Congratulations to the Iraqi people for finally forming a government! Ain't parliamentary democracy a bear? Though it does occur to me that with all its squabbling, horse-trading, bickering, demands, and compromises it's probably just the thing for the second democracy in the Middle East (after Israel, est 1948, obviously), to get them accustomed to this wonderful innovation of consensual self-government.
If you haven't already got a program, here's your concise guide to a few of the new Iraqi ministers (not a few of whom have pretty interesting and, in some cases heroic, backgrounds).
Also known as 'Abu Esraa', after his eldest daughter. Holds a master's degree in Arabic literature from Baghdad University. Became a Shia dissident under the Hussein regime (read: psychopathic crime family), then fled a death sentence and went into exile for 24 years. Co-ordinated activities of anti-Saddam guerillas from abroad.
After toppling of regime, returned and was elected to the National Assembly, where he helped draft the new Constitution. Became PM after 2006 election; presided over the quelling of violence, after authorising the surge. In 2008, sent the Iraqi army to retake Basra and the south from militants kicking ass and taking names under their own power then brokered a peace deal with the Mahdi Army. Convinced Sunni politicians to end a boycott of Parliament, and appointed a number to cabinet positions.
Formed the new Rule of Law party, which stood in the 2010 elections. Lost by two seats to Iyad Allawi's secular Iraqiya coalition, but horse-traded his way back into the top spot.
Widely referred to by his fellow Kurds as 'Uncle' Jalal. (Doesn't he just look like your favourite uncle?) Fluent in Kurdish, Arabic, Persian, and English. Founder and secretary general of the Patriotic Union of Kurdistan (PUK) one of the two major parties representing the world's largest stateless people (30 million Kurds, mainly in Iran, Iraq, Syria, and Turkey). Has been an advocate for Kurdish rights and democracy in Iraq for over 50 years.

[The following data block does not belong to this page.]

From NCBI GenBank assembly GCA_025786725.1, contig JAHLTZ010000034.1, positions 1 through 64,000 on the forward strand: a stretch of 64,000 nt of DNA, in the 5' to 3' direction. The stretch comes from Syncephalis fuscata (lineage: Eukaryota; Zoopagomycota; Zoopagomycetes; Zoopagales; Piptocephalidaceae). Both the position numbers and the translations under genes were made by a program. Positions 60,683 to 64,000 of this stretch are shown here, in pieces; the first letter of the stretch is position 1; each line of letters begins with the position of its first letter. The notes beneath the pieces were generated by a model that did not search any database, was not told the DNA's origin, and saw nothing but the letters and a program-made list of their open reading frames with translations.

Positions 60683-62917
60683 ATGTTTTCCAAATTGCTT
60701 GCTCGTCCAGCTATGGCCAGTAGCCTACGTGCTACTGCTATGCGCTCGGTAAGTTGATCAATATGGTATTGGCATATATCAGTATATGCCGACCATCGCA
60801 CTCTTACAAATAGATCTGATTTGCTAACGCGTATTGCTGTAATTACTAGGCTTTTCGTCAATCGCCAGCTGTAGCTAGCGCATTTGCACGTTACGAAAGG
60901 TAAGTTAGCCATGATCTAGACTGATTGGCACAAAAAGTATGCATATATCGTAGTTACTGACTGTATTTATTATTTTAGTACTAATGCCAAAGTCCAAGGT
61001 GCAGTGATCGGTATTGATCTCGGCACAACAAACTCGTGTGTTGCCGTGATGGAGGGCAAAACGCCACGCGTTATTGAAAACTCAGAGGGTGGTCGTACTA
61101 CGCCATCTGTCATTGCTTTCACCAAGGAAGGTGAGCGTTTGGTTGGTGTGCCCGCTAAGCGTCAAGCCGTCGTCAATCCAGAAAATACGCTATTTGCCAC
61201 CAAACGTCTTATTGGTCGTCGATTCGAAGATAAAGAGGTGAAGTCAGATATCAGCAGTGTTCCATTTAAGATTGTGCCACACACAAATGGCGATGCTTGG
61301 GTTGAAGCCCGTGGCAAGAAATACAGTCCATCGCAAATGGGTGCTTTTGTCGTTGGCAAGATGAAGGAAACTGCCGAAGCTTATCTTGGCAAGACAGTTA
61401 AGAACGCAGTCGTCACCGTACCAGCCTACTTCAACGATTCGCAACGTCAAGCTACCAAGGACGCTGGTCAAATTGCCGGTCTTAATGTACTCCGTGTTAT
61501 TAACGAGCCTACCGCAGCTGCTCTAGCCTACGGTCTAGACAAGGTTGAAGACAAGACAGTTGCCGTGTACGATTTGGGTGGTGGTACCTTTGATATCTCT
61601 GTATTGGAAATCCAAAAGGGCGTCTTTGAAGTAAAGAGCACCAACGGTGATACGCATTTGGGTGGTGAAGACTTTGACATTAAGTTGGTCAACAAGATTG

Fought in the Kurdish revolutions against Baghdad in the 60s and 70s. Hit with chemical weapons by Saddam in 1988. After the 1991 war, worked with the US and UK to set up the Kurdish safe haven in the north, saving untold lives from the Saddamite genocide.
Elected first President of Iraq in 2005 by National Assembly; re-seated twice after 2006 and 2010 national elections.
|Deputy Prime Minister for Energy
|Hussain Ibrahim Saleh al-Shahristani
A nuclear scientist who studied at Imperial College, London; then got his PhD at the University of Toronto. Imprisoned by Saddam in Abu Ghraib prison in 1980, and subjected to torture for 11 years. (This kind of torture, not this kind. (*) ) This may have been a result of his intentionally slowing down progress on the Saddamite nuclear weapons program. Dramatically escaped when the prison was bombed during the 1991 Gulf War, fleeing to Canada, with his Canadian wife, and their children.
Now faces the daunting task of creating fair laws for the sharing of oil revenues amongst Sunnis, Shi'a, and Kurds. Also tackling the repeated sabotage of the country's oil pipelines (by bozos who clearly want to keep the Iraqi people poor and pissed off).
|Minister of State (without portfolio)
|Bushra Hussein Saleh
While the Iraqi constitution stipulates that a quarter of seats in Parliament be held by women; and the cabinet is made up of a broad range of Shi'a, Sunni, Kurds, secularists, and others; and while there were four women in the previous government . . . they've only got one woman cabinet minister now. (A second, a Kurdish woman, was offered a role but turned it down in protest.) Everyone knows this is a problem. (106 Iraqi lawmakers of both sexes have petitioned the MP and President to do better.)
Actually, all I can find out about Saleh is that she is from Fadhila, a small Shiite fundamentalist party that is a member of the National Alliance.
In fact, that's not even her in the picture there that's Safiya al-Suhail, another MP who's pissed off about having only one woman in the cabinet.
Hopefully all this will change both the lack of info (and photo) on Saleh, and the lack of woman ministers so watch this space.
Anyway, nobody's totally happy about the government (ah what does that remind me of?), but they're nonetheless getting to work on a program that stresses security (fighting terrorism), economic liberalization, public services (especially the electrical grid), improving relations with neighbours, and ramping up oil production. Ain't democracy boring?
We wish them much luck.